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38 minutes ago, pocster said:

And I have the best avatar !

You call that an avatar, given the derivation of avatar (Sanskrit: अवतार, IAST: avatāra) a concept in Hinduism that means "descent", refers to the material appearance or incarnation of a deity. on earth. I think there is perhaps one clause there that your avatar runs close to not being!:D

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1 hour ago, MikeSharp01 said:

Plus they have the advantage of being able to walk safely on the downstairs ceiling plasterboard.

 

No that's downstairs, building  paper on concrete. I think she's safe.

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Descent as in lowering the tone, bringing people down to his level... :)

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Posted (edited)
On 12/03/2018 at 09:56, MikeSharp01 said:

I also have an interest in this and have tried to stimulate thinking on it here, to little avail at the moment, because it is a no brainer when it comes to solving the housing crisis, can't quite understand why it has not been forced through / enabled / incentivised by HMG - must be a vested interest I have not spotted - oh the house builders I suppose!

 

@MikeSharp01

 

Going to disagree with you a little on this Mike.

 

Timber Frame is significantly offsite, in that large parts of house are factory made and arrive on a lorry.

 

And the UK timber frame share of new housing is now over 25%. Eg https://www.pbctoday.co.uk/news/planning-construction-news/timber-trends-report-tops-previous-years-growth-forecast-beyond-2018/34474/

 

For self build it has a majority share.

 

Do we need to talk about types and degrees of offsite construction? Perhaps we need to think about preinstalled modules and services, where I agree we are nowhere near there yet.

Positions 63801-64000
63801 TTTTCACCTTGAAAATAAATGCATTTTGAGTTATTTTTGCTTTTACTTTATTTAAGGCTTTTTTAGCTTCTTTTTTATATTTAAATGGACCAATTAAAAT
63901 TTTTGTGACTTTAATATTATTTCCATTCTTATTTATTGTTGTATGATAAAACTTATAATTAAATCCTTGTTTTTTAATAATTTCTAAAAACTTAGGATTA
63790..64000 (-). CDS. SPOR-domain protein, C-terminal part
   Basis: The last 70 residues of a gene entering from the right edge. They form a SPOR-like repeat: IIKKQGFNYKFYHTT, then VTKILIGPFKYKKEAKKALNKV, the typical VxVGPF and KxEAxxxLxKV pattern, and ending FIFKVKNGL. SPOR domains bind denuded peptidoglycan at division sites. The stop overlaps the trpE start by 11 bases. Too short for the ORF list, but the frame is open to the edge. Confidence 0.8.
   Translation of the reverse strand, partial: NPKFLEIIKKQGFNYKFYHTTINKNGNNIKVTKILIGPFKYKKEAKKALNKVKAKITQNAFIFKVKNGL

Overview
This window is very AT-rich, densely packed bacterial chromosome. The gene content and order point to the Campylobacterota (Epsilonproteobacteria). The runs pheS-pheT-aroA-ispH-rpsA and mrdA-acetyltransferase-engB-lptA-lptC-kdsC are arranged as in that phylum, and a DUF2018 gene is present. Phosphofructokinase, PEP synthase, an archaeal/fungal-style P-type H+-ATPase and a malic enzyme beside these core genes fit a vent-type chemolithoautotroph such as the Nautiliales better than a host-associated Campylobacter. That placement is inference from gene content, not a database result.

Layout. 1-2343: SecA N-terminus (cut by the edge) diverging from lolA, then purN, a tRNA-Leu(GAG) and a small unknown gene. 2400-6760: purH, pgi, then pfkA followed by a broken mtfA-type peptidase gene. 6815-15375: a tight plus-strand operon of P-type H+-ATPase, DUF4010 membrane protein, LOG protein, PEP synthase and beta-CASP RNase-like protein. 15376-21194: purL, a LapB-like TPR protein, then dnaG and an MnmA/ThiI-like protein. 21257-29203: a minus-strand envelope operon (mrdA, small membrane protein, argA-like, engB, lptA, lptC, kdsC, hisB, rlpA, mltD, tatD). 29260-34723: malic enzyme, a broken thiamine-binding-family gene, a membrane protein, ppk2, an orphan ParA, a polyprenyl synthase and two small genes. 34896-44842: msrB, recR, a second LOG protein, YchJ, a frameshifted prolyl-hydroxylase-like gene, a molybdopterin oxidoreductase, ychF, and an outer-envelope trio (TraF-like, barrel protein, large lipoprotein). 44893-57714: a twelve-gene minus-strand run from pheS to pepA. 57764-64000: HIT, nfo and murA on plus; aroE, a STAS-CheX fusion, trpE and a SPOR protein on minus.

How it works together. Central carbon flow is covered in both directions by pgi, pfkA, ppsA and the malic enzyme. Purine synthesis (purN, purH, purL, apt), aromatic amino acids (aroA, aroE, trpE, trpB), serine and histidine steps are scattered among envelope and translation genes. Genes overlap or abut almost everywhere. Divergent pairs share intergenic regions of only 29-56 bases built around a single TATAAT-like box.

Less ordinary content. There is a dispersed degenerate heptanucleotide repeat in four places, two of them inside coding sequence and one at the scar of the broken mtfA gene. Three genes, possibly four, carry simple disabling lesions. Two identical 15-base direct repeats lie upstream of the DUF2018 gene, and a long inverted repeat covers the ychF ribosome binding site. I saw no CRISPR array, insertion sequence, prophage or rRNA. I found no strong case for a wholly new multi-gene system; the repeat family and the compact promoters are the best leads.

F

Edited by Ferdinand

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How hard would it be to manufacture a basic wall module that could be knocked up in a shed/garage/shipping container but just about anyone that also complies with the thermal, structural and safety elements that are needed for a house.

 

Thinking that some basic jig would need to be made and people then just slot in the OSB and timbers, then glue/nail together.

How hard can that be?

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1 hour ago, SteamyTea said:

How hard would it be to manufacture a basic wall module that could be knocked up in a shed/garage/shipping container but just about anyone that also complies with the thermal, structural and safety elements that are needed for a house.

 

Thinking that some basic jig would need to be made and people then just slot in the OSB and timbers, then glue/nail together.

How hard can that be?

Great minds think alike :). This is precisely what I've been working on for the last few years. I've developed a simple modular system that can be built in your garage or shipping container, using just a battery powered hand drill, using materials from DIY stores, fits in your standard family car, and complies with all UK building regs and planning.